The redbuds are in full bloom and the iris and peonies are coming soon. The backyard frogs are warming up for a long night of love songs. After a day of bike rides and running and playgrounds the children are having a frankly ridiculous dance party in the back yard accompanied by the music blasting from our living room. The calendar is obscene and I am thrilled to be going to work tomorrow. There are troubles too, of course, and hardship and woe, and I am luckier than I could ever have imagined.
Miss you, love you, thank you.
My baby is five. Sure, he still says "lemember" for remember and "bigtar" for guitar but I know he's just humoring me because I have to buy him new shoes every three months and despite my best efforts he insists on learning how to read. He could happily eat nothing but meat all day every day with maybe some frozen peas thrown in for variety. He remembers every single thing that has ever happened to him since birth, as near as we can figure, and he uses it against us on a regular basis. Five. My baby. Five.
My not-baby made a chocolate cake with two kinds of frosting and decorated it pretty much entirely by herself. I figure tomorrow I will just teach her how to drive and then she can dispense with this whole parenting facade and get herself an apartment, except that she will have to come over every morning so I can strap the velcro on her shoes which she refuses to do for herself.
I bought a minivan. I know, I know, but I hate how much I love it. I'm working on developing some sort of minivan-mom gang signs that we can flash each other when we pass in the elementary school carpool lane. Something that means "yes I'm driving a minivan, but only ironically" or "we win cupholders" or "maybe you should put your latte in one of your many cupholders before you flash minivan gang signs next time." I'll host several convenient training sessions once I have them finalized.
Well! That was a very brief blog resurgence, wasn't it? The good news, however, is that I just ordered my Christmas cards. No, wait, the good news is that Chris just ordered our Christmas cards because he designed them. Twice. The first design was great but it was also $102 for 50 cards and I told him there was no way in hell we were paying that and he'd better get his virtual butt over to Costco right quick and start over. Which he did, because he loves me. Or maybe just because we are both pretty tired tonight and he didn't have the energy for a fight. The better news than that is that since Chris did the cards this year I didn't have to, and it is usually my job and not my tippy-top favorite holiday task. But the other good news is that Costco cards are pretty cheap and once you order 50 it is even cheaper to add on a whole bunch more and that bunch more are going to you nice people, if you would like to have them. Just in case you haven't participated before, here's how it works:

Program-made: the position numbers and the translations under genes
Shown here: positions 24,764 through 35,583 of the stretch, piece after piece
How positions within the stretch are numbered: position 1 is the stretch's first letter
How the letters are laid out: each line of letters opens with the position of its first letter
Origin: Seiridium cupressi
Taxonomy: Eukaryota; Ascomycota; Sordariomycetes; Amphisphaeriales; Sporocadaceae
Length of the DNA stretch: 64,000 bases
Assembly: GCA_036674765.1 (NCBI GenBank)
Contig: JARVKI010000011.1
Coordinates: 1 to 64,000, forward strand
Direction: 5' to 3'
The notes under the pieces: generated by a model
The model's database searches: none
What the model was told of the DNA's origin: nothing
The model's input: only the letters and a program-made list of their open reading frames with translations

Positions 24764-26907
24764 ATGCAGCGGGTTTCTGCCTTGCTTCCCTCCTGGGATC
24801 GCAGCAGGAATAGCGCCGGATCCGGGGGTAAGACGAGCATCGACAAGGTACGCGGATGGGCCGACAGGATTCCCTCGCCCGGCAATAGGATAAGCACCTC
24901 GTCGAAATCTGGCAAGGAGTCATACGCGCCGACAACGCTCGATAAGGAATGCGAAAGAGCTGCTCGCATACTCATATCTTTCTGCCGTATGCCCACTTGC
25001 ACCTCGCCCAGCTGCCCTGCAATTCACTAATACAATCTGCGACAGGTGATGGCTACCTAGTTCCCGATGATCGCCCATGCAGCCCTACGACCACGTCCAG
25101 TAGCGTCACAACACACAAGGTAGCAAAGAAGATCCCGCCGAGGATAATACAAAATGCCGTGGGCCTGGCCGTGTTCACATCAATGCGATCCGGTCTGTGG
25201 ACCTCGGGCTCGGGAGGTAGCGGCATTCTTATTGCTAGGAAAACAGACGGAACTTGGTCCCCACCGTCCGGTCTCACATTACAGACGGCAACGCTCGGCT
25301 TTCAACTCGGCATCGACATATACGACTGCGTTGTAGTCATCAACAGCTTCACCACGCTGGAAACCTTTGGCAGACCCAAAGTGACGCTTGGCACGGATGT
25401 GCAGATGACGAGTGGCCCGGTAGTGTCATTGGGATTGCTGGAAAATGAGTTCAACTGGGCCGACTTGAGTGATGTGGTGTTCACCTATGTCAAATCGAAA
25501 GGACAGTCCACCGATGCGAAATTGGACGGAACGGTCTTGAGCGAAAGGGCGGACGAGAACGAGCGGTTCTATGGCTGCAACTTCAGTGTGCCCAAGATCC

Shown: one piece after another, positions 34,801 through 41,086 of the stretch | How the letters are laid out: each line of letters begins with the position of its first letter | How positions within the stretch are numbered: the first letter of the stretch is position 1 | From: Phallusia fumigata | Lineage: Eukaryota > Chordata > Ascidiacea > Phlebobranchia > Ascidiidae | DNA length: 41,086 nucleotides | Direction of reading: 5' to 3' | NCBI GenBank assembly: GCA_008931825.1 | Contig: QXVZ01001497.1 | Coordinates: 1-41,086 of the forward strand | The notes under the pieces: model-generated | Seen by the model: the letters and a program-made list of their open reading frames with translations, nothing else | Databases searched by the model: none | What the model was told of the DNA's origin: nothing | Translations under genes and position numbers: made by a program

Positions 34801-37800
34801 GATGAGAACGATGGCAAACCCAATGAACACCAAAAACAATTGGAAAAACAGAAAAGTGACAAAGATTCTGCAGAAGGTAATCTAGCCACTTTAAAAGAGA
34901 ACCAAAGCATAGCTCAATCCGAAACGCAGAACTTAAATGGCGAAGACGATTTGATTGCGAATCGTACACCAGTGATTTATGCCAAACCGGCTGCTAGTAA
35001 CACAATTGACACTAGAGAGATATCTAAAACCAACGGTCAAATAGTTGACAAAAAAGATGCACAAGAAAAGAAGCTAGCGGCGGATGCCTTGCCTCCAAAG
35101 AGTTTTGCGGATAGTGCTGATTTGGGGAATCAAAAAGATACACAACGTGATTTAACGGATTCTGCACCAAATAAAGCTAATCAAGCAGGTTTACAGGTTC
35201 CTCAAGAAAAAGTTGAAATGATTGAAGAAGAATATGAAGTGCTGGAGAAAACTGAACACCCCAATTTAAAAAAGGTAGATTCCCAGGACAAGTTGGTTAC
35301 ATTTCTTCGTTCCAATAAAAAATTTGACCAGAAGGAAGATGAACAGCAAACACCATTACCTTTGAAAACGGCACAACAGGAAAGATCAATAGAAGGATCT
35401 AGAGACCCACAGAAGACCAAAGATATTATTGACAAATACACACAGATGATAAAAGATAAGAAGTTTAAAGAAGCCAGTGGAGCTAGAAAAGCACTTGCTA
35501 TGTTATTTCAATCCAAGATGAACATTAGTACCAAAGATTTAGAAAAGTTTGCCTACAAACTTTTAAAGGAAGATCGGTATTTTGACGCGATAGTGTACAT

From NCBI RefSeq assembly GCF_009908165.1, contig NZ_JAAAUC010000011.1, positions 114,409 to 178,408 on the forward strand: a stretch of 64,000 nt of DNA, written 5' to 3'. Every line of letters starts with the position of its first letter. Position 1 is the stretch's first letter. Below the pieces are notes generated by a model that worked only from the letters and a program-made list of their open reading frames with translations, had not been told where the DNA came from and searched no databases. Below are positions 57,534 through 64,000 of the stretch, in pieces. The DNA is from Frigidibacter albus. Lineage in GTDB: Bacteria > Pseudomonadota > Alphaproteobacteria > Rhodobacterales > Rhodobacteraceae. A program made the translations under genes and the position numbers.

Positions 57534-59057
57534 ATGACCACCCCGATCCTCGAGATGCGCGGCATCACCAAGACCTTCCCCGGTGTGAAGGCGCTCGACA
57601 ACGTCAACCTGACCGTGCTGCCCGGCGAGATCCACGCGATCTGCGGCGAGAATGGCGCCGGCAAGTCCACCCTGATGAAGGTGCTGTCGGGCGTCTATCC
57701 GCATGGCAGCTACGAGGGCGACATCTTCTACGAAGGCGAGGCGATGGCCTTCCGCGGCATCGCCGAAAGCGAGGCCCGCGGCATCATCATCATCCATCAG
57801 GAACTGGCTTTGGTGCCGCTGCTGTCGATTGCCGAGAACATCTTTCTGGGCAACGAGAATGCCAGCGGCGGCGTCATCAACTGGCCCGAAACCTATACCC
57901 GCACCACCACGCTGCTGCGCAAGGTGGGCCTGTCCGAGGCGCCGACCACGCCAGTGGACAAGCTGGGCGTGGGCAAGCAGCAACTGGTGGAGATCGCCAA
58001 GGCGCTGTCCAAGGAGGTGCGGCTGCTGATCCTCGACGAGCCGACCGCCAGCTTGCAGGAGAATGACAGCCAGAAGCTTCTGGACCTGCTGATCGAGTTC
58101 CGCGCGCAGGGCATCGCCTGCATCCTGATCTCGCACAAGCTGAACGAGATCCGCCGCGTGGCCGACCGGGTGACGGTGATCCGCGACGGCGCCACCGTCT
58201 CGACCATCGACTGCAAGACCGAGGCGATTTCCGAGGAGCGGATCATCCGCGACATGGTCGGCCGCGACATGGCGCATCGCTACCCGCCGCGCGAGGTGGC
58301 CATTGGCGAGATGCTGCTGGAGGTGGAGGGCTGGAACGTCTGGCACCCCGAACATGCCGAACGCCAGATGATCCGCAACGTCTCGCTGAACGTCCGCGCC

We started making gingerbread men on Thanksgiving morning before Owen was born. We turn on the parade, cut out the cookies, decorate with homemade frosting, and have eaten enough to be in a full on sugar crash by the time Santa gets to Macy's. When I told the kids today that we were going to be making gingerbread men tomorrow, I was met with a resounding and stereophonic "Do we have to?"
And then when I announced that I would be making cinnamon rolls (from scratch, mind you) for breakfast tomorrow, Mia said "But why?" and Owen said "Ew, gross." And then they both said, "Do we have to eat them?"
Yes, yes you do. And you have to make gingerbread men as well. I'm making your childhood memories here, goddamit, now smile and have fun.
Happy Thanksgiving to all of you, my dear old friends, and may all of your children participate in your family traditions without whining.
What are you watching?